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Elizabeth I: War and Politics, 1588-1603.

Elizabeth I, War and Politics, 1588-1603 is the last volume of Wallace MacCaffrey's trilogy on the age of Elizabeth. The first volume, The Shaping of the Elizabethan Regime (1968), and the second, Queen Elizabeth and the Making of Policy, 1572-1588, (1981) constitute the author's deep and magisterial investigation of selected themes in Elizabethan history. None was intended as a comprehensive discussion of every facet of the reign in the years identified in the volumes. Rather, selected themes were identified and investigated in detail, with reference when necessary to the broader context of the age.

The same pattern obtains in this latest - and last - book. Specifically, it deals with the issues of politics and war in the closing years of the reign, but not war in either the sense of military history or in the wider perspective of all the combatants. The point of view is that of Elizabeth's government, the means of financing campaigns, choosing commanders, determining objectives and, most subtly, investigating the queen's motives and goals.

Politics are the second theme, in particular the factional politics surrounding the rise and fall of the Earl of Essex and the relations which he developed not just with the queen but with the Cecils and other prominent members of the court. Earlier in the reign, faction had largely been tamed by the prudent policy of the queen which had led to her loyal minister and her favourites, Leicester and Hatton, working together in a common enterprise of royal service. With Essex, MacCaffrey argues Elizabeth made a significant error in judgement, an error which threatened the stability of the last years of her reign. Only Essex's foolishness and the lack of support from his potential supporters, including Scotland, resulted in the Queen's victory and the Earl's death as a traitor.

Certain subjects are brilliantly treated in this study. The masterful analysis of how England recruited, paid, supplied, and transported soldiers is clear and succinct; the discussion of the situation, especially the military situation, of Ireland reduces that impenetrable island to some measure of clarity and order, something the English appeared quite incapable of accomplishing; but it is the analysis of how war policy was made which illustrates most effectively the skill of MacCaffrey's narrative and the depth of his understanding of Elizabeth, a ruler whose personality he has lived with for almost thirty years.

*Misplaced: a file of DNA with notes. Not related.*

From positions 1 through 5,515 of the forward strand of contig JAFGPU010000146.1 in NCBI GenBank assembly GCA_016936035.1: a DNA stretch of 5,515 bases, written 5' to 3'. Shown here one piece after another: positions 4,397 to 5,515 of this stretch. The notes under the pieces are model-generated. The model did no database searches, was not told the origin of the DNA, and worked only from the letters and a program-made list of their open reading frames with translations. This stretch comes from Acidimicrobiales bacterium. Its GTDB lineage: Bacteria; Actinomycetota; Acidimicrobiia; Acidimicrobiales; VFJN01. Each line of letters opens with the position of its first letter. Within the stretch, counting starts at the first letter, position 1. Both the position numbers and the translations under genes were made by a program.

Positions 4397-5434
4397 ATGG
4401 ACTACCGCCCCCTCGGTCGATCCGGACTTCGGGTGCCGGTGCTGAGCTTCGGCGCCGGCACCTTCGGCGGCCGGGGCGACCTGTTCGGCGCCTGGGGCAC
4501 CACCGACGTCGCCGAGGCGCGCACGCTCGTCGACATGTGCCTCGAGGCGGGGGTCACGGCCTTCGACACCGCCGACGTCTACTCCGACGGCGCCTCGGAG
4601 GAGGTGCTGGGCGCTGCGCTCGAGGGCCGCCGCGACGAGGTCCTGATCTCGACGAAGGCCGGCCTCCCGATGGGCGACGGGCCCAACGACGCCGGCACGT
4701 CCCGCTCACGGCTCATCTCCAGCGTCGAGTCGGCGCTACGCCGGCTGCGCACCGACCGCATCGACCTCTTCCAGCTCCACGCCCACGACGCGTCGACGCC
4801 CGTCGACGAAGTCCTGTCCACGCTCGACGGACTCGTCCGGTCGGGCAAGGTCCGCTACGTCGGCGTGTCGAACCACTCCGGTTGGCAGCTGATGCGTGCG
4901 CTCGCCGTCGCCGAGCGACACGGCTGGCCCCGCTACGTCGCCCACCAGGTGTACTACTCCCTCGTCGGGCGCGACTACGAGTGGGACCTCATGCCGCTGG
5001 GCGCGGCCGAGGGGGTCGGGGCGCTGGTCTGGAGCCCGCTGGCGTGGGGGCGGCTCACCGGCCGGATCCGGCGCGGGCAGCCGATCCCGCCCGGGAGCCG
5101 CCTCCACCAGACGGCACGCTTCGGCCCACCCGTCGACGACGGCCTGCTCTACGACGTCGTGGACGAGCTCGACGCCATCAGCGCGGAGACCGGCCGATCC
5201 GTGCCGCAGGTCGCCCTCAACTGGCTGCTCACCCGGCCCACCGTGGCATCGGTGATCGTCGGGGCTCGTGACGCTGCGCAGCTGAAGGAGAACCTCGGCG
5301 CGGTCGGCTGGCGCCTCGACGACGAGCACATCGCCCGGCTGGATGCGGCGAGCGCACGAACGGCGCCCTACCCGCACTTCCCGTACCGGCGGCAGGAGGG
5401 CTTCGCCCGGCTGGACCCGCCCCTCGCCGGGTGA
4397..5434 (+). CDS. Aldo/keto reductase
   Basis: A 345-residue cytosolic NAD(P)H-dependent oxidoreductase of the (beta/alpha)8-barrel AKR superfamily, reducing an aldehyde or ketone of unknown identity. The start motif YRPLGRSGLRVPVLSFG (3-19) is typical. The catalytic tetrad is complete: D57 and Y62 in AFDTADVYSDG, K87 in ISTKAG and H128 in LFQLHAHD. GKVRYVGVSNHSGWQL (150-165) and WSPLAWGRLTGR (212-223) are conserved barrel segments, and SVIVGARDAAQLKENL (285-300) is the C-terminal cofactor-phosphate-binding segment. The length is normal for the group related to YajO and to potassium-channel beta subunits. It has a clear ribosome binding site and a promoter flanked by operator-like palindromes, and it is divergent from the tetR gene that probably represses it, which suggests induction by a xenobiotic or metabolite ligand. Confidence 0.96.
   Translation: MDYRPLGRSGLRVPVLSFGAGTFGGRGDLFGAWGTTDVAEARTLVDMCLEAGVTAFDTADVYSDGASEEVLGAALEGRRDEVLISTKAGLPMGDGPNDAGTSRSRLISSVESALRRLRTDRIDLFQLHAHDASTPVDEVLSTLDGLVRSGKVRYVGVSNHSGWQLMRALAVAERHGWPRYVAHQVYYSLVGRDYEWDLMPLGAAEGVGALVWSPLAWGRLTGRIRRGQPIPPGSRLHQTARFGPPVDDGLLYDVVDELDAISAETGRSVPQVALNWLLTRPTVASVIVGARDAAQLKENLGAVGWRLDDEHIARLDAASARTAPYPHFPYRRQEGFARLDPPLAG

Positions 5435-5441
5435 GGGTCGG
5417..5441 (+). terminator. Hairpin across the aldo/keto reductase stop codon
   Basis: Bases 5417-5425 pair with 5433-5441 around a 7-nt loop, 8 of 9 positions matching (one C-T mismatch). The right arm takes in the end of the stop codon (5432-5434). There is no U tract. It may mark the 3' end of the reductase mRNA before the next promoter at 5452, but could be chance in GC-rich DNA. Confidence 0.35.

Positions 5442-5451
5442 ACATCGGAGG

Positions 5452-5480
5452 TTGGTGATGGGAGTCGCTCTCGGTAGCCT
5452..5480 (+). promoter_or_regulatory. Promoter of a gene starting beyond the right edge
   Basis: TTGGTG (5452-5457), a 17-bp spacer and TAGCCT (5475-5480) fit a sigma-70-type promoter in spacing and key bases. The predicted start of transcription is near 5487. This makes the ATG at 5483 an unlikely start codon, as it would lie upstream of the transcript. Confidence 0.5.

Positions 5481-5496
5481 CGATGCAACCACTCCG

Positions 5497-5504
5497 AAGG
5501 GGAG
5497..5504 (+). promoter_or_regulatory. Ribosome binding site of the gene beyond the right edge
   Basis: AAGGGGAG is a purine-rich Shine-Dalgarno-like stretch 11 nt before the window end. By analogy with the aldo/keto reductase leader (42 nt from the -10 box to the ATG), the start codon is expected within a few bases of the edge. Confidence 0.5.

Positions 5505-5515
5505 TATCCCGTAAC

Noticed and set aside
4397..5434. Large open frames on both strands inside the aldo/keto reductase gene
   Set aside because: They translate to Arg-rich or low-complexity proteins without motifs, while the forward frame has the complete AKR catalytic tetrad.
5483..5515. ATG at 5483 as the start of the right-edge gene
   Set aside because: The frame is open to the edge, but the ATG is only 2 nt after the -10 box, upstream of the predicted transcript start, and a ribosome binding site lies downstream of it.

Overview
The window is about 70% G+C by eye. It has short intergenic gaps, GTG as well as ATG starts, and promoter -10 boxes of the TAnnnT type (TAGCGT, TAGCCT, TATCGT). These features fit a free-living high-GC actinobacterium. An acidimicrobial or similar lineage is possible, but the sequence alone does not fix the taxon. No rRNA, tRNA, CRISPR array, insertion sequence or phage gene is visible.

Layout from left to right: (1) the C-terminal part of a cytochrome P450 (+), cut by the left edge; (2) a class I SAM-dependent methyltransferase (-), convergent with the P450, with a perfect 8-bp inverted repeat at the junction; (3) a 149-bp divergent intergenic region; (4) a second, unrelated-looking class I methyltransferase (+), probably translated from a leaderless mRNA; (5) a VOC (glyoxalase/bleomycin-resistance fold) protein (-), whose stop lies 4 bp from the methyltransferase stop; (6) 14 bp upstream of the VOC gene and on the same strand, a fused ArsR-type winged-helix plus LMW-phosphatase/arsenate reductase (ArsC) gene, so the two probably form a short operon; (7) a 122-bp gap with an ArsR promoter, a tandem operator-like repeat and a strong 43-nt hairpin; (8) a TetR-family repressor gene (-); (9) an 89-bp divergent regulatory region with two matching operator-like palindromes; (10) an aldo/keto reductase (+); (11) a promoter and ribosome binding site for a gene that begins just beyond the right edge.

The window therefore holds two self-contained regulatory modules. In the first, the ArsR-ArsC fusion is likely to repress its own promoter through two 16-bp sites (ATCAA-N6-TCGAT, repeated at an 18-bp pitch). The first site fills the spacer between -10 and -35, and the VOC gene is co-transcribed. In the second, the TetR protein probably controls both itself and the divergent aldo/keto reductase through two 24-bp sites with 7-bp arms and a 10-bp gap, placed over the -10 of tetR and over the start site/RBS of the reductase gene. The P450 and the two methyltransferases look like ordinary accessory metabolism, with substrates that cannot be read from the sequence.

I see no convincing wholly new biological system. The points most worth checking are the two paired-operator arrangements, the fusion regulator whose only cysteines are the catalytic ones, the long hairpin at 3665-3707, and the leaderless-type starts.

MacCaffrey shows how the queen was not the controlled, decisive, effective ruler in time of war; the image of the Boadicea of Tilbury is only another element in the Elizabethan myth. In reality, Elizabeth was vacillating, uncertain, and parsimonious. The cost of a venture and the possibility of acquiring booty were often the determining factors in her policy. Even when convinced of the necessity of action, she regularly provided too few men, for too short a time, too late, and for too obscure goals. She expected her allies to honour every letter of their agreements; but she held her own promises hostage to circumstance. Her commanders, advisers, and allies were driven to distraction; she was driven to fits of rage and abandonment of engagements, if she believed that her objectives, especially financial objectives, were not being met.

It is in this subtle analysis of the mind and motives of the queen herself that MacCaffrey's book is most useful as an addition to the large scholarship on the reign. Elizabeth's relations with her councillors at times of national crisis, such as the armada, Tyrone's success at the Yellow Ford, or during the dangerous months of Essex's disaffection and subsequent treason, are brilliantly studied.

It is ironic, given the succession, that the weakest material in the book is that on Scotland and the relations with James VI and the Scots factions. Compared to the richly illustrative scholarship surrounding England's involvement with the Dutch states, Henri IV's France, Ireland and even Philip II, it is curious that Scotland plays so insignificant a role. Certainly MacCaffrey is right in noting that the factions of the Scots court and the divisions in the kingdom are almost impenetrable; but they perhaps deserve the depth of study accorded to other states.

This is, however, a very small complaint about a superb book, full of wisdom, learning and insight: a brilliant conclusion to the Elizabethan trilogy which will remain required reading for generation of students of Tudor England.
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Author:Bartlett, Kenneth R.
Publication:Canadian Journal of History
Article Type:Book Review
Date:Apr 1, 1993
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